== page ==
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SLOAND v. UNITED STATES

UNITED STATES DISTRICT COURT WESTERN DISTRICT OF NEW YORK


November 30, 1951

SLOAND
v.
UNITED STATES et al.

The opinion of the court was delivered by: KNIGHT

Respondents have moved for summary judgment dismissing the libel. Although libelant states in her brief that respondents have instituted the wrong proceeding, she is willing to have this proceeding treated by the Court 'on the merits' as though it were the proper proceeding in all respects.

The same parties were before this Court on a libel filed by libelant, October 4, 1949, based on the same facts, which libel was dismissed. 93 F.Supp. 83.

 The libel in this suit was filed August 10, 1951.

 From the papers now before this Court, it appears that libelant's intestate was employed on the Steamship John Martin Miller, as an ordinary seaman and was injured not later than June 20, 1946; that he died on November 2, 1948, as the result of such injury.

 It now, for the first time, has been brought to the Court's attention that decedent had commenced an action for his injury against the Weyerhaeuser Steamship Company in the Supreme Court of the State of New York on May 10, 1948; that libelant was substituted as plaintiff November 18, 1948; and that the action was terminated by stipulation of the parties, signed September 6, 1949, upon which an order was granted by the Supreme Court, June 21, 1951, for dismissal of the action without costs and that 'judgement be entered accordingly'. The order further provided: 'This dismissal is upon the sole ground that this action was improperly brought against the defendant (Weyerhaeuser Steamship Company) a corporation engaged by the United States to manage and conduct the business of a vessel owned or a bareboat chartered by the United States. The bringing of this action against the defendant was improper, because at the time of the alleged injury to the plaintiff's intestate the defendant was a general agent for the management of the vessel upon which he was injured which was owned by the United States and the defendant was not liable under the Jones Act for personal injuries negligently inflicted upon a member of the ship's crew.'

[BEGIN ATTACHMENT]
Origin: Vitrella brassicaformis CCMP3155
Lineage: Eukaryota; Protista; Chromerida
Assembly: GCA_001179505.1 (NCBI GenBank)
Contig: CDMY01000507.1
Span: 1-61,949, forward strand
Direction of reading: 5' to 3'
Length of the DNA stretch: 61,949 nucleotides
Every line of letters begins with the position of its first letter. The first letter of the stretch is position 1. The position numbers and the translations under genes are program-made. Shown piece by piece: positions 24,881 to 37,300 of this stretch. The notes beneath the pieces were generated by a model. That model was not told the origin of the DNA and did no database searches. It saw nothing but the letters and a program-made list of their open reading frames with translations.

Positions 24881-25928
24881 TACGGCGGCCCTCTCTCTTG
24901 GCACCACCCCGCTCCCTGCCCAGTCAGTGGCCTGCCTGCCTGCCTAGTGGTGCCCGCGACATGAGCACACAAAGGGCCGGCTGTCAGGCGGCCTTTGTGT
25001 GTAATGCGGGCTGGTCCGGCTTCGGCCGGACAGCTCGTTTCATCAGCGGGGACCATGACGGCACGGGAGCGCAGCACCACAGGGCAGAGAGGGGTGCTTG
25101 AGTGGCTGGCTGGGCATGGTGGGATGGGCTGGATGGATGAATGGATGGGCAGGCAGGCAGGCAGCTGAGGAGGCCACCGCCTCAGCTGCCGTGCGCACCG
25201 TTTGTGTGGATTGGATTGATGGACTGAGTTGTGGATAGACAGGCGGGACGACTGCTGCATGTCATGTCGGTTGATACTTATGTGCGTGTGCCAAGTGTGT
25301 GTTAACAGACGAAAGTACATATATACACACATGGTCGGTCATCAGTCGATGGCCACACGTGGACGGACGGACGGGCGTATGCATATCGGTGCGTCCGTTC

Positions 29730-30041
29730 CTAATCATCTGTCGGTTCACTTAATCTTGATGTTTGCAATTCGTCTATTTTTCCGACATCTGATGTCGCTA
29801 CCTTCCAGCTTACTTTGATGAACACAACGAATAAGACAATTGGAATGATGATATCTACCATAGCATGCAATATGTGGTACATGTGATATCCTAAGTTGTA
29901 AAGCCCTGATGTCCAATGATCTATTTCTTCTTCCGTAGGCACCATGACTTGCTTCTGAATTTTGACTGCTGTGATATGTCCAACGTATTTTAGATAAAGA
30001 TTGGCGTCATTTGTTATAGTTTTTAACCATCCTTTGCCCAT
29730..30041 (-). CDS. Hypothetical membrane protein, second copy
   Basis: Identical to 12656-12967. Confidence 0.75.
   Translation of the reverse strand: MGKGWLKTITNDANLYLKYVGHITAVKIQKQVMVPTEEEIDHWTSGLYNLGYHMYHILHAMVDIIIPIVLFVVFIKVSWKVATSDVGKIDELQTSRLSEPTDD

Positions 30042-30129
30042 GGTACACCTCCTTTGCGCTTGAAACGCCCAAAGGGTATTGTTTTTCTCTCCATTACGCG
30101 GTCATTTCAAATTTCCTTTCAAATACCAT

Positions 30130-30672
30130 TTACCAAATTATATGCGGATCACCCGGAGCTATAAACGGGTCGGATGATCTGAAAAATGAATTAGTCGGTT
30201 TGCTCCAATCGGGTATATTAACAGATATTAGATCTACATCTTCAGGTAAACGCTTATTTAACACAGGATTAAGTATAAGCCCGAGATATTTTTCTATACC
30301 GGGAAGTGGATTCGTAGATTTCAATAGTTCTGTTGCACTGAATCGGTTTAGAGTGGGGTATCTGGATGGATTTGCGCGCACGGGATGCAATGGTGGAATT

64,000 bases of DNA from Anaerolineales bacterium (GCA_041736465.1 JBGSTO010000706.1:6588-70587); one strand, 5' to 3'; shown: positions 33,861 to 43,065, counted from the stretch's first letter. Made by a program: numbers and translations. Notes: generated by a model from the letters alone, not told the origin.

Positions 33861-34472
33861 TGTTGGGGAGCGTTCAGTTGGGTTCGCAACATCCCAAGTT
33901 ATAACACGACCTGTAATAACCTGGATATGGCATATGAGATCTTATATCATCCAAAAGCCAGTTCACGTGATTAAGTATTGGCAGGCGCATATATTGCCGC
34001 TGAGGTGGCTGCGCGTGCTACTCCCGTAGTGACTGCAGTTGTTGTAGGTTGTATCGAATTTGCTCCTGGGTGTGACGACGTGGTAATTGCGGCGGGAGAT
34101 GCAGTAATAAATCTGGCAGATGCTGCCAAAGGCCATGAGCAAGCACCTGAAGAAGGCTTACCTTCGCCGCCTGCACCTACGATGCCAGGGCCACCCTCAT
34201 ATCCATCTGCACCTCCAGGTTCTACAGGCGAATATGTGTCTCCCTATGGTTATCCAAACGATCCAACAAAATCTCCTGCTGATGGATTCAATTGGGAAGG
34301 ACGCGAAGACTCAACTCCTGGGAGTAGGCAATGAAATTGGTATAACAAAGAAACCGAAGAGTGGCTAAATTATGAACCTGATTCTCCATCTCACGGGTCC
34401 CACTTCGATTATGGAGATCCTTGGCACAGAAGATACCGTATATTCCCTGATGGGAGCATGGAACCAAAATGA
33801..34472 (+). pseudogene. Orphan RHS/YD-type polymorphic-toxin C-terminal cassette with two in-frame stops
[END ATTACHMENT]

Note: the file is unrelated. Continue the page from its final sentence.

No suit was commenced in this Court by libelant's intestate.

 Prior to its amendment, Dec. 13, 1950, c. 1136, 64 Stat. 1112, the time limitation for the commencement of a suit in admiralty was two years. The amendment, Tit. 46 U.S.C.A. § 745, extends the time limitation for suits brought '* * * within one year after December 13, 1950, if such suit is based upon a cause of action whereon a prior suit in admiralty or an action at law was timely commenced and was or may hereafter be dismissed solely because improperly brought against any person, partnership, association, or corporation engaged by the United States to manage and conduct the business of a vessel owned or bareboat chartered by the United States or against the master of any such vessel; * * *.'

 The present libel is sought to be sustained by libelant on the ground that the amendment of Title 46 U.S.C.A. § 745 was enacted to cover the situation here. With such contention this Court cannot agree. Libelant's intestate lived more than two years after the date of his alleged injury on June 20, 1946, without having filed a libel against these respondents. The action commenced by decedent in the New York Supreme Court against Weyerhaeuser Steamship Company wherein this libelant was substituted as plaintiff does not bring the present libel within the amendment of Tit. 46 U.S.C.A. § 745. Compare Caldarola v. Eckert, 332 U.S. 155, 67 S. Ct. 1569, 91 L. Ed. 1968; Cosmopolitan Shipping Co. v. McAllister, 337 U.S. 783, 69 S. Ct. 1317, 93 L. Ed. 1692.

 In the State of New York where the Court of Appeals was called upon to interpret the meaning of the Decedent Estate Law, McK. Consol. Laws, C. 13, the Court said in Kelliher v. New York Cent. & H.R.R. Co., 212 N.Y. 207, 212, 105 N.E. 824, 825, L.R.A. 1915E, 1178.

 'By the express language of the statute the wrongdoer is liable to the representative only in a case where he would have been liable to the decedent had death not ensued.'

 And see Holmes v. City of New York, 269 App.Div. 95, 99, 54 N.Y.S.2d 289. For construction in United States Courts of similar limitation statutes see Crescitelli v. United States, 3 Cir., 159 F.2d 377; D.C., 66 F.Supp. 894; Kakara v. United States, 9 Cir., 157 F.2d 578.

 The libel is dismissed and respondents may have judgment accordingly.

19511130

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